The Data layer that could also be called "Data Centric IT", and finally the event-driven architecture that comes back on the scene, with some API Manager that facilitate their implementation.
In terms of solutions, I think it is useless to present iPaaS, API, and ESB. I added two personal favorites: Data virtualization and change data capture.
Data virtualization literally virtualizes data from different sources, and offers a unified view exposed in both JDBC and API Rest. The sources can be both an Excel file and a NoSQL database. We can mention Denodo and Tibco among classical publishers, and GraphQL in the open source world, even if GraphQL does not necessarily reach the same level of automation as publisher solutions.
The change data capture, which may make some architects want to pull their hair out (more hair pulling to come! :-) , consists of a bi-directional synchronization of two databases. It's done very well now, so much so that Salesforce Connect could be cited as a great change data capture solution to synchronize Salesforce and Heroku worlds. In the world of Big Data databases, we can mention Syncsort, among others.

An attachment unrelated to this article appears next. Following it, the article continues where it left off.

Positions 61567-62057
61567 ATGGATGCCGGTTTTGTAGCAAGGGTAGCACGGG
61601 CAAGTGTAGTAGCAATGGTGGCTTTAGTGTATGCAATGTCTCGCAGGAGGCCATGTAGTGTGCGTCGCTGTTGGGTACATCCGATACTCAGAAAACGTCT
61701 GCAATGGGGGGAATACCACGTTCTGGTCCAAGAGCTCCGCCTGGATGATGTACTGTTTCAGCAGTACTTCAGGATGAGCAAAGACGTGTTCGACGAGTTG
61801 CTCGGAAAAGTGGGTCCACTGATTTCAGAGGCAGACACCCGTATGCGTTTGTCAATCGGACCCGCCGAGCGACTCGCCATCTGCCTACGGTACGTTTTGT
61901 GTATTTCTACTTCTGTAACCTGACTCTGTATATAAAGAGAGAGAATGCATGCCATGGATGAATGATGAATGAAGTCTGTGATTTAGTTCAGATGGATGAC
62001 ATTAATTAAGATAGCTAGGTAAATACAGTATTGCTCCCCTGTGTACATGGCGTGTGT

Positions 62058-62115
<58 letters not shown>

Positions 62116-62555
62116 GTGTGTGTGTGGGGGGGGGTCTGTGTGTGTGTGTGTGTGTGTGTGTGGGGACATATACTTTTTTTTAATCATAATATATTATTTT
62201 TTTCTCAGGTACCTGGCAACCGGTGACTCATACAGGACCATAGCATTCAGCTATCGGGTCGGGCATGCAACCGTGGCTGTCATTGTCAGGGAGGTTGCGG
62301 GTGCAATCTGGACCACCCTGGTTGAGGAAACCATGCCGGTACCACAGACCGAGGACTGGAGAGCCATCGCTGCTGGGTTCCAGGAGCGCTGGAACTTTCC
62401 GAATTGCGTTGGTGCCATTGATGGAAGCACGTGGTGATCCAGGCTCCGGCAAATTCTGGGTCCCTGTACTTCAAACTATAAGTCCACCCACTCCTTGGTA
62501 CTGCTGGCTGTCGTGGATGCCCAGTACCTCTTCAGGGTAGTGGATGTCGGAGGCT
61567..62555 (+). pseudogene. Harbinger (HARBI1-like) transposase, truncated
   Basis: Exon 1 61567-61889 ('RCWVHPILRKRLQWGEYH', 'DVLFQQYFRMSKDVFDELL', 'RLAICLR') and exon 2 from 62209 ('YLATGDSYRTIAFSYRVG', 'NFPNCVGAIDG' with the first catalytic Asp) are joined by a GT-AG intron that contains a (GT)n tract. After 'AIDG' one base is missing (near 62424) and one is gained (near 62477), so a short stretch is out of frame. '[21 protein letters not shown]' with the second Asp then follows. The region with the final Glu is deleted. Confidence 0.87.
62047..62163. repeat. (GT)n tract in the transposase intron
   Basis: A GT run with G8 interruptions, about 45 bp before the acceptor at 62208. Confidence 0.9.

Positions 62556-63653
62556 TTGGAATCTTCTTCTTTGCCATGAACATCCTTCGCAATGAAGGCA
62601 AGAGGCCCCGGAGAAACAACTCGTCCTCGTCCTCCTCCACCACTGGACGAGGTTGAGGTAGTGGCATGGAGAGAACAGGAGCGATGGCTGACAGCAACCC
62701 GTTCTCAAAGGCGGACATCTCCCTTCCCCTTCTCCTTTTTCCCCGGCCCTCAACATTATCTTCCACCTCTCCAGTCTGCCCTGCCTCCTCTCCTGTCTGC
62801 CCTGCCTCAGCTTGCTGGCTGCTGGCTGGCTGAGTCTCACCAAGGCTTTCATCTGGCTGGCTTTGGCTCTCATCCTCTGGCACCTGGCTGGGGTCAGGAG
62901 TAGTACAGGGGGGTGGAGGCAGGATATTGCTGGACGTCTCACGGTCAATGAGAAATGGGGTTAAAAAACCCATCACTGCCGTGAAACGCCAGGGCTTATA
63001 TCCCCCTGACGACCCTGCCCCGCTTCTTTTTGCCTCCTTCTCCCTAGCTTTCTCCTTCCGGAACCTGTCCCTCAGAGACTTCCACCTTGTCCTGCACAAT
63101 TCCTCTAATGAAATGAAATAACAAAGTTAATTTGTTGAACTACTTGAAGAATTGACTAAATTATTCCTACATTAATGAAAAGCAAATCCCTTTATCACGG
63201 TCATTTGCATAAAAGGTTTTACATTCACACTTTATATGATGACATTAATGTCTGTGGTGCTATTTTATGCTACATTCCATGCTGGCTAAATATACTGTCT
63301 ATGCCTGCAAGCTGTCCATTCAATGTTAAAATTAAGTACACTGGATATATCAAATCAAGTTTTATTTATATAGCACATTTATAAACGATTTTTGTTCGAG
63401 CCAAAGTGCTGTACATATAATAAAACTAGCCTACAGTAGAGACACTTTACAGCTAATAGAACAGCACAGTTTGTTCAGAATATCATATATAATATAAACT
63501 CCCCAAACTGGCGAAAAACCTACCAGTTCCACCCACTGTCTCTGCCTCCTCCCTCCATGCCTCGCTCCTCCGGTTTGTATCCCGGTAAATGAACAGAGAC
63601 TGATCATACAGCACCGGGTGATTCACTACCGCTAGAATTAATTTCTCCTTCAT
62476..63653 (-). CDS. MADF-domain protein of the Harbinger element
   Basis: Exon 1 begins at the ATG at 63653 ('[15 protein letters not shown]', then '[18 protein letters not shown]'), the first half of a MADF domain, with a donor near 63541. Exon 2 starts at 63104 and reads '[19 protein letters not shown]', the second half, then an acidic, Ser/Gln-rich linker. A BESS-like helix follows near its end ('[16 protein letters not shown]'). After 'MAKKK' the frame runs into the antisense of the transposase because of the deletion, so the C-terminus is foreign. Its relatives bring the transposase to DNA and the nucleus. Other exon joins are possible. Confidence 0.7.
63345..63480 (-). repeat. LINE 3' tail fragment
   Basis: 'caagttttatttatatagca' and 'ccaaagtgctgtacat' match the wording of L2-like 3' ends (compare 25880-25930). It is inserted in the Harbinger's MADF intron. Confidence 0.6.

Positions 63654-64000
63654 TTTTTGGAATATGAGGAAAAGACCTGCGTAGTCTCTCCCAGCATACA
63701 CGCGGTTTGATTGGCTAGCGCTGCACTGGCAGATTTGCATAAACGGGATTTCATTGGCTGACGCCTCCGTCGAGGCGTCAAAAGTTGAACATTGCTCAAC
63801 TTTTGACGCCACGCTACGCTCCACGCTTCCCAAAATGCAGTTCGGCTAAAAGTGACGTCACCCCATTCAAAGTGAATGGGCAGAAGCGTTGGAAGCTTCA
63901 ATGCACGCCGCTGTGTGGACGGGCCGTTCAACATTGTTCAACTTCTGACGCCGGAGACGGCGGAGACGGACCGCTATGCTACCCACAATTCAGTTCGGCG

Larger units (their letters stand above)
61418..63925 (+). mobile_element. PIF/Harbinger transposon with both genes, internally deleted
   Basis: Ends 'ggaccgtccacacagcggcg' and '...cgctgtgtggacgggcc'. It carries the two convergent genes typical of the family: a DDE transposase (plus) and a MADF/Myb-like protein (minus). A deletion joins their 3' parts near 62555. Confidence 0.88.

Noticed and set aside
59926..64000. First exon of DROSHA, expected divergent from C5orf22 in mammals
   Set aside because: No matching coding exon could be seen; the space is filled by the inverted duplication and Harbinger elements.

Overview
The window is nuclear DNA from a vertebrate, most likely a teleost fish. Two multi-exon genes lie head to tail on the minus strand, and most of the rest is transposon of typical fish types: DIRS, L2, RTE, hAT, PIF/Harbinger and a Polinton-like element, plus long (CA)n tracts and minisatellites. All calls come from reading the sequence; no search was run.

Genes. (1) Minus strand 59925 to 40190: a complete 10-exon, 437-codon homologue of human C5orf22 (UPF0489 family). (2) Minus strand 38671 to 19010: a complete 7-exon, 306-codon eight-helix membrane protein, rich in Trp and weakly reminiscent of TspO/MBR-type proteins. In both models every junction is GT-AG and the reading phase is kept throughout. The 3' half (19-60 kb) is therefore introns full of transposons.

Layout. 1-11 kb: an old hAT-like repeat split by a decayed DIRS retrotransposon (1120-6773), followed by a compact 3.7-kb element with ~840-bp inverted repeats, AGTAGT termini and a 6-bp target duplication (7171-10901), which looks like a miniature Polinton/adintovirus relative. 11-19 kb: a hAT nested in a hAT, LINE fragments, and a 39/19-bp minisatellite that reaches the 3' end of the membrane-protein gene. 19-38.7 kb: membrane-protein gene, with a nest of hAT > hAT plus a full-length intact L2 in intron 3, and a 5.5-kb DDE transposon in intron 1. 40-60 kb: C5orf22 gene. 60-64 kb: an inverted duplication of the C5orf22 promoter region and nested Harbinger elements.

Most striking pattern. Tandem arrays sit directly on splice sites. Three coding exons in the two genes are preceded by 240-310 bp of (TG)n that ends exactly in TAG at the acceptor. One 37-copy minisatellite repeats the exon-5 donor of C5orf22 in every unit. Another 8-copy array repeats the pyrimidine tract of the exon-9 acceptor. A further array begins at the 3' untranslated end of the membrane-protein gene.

On the left side, we have the deployment styles, which I already presented at the beginning of the article.
Of course, we must address the topics of BI and Big Data, but two trends are emerging gradually. I think of the iBPM, which in a way that a BPM to which we added analytical features.
The RPA is also a kind of BPM (attention architects, you can pull your hair out now), which proposes to "robotize" the human gestures on the interfaces. For example, you must constantly copy a form from one application to another application, and the RPA offers to do it for you. To this is coupled a BPM, but also a BRMS engine. This is potentially very useful for small projects, where an SOA redesign of an application would not make sense economically.
As we can see, integration is a subject that is still moving, with many new topics, and is not content to be just one single episode in the saga of ESB. It's a safe bet that the subject will continue to evolve, driven by the switch to multi-cloud, AI, and Big Data.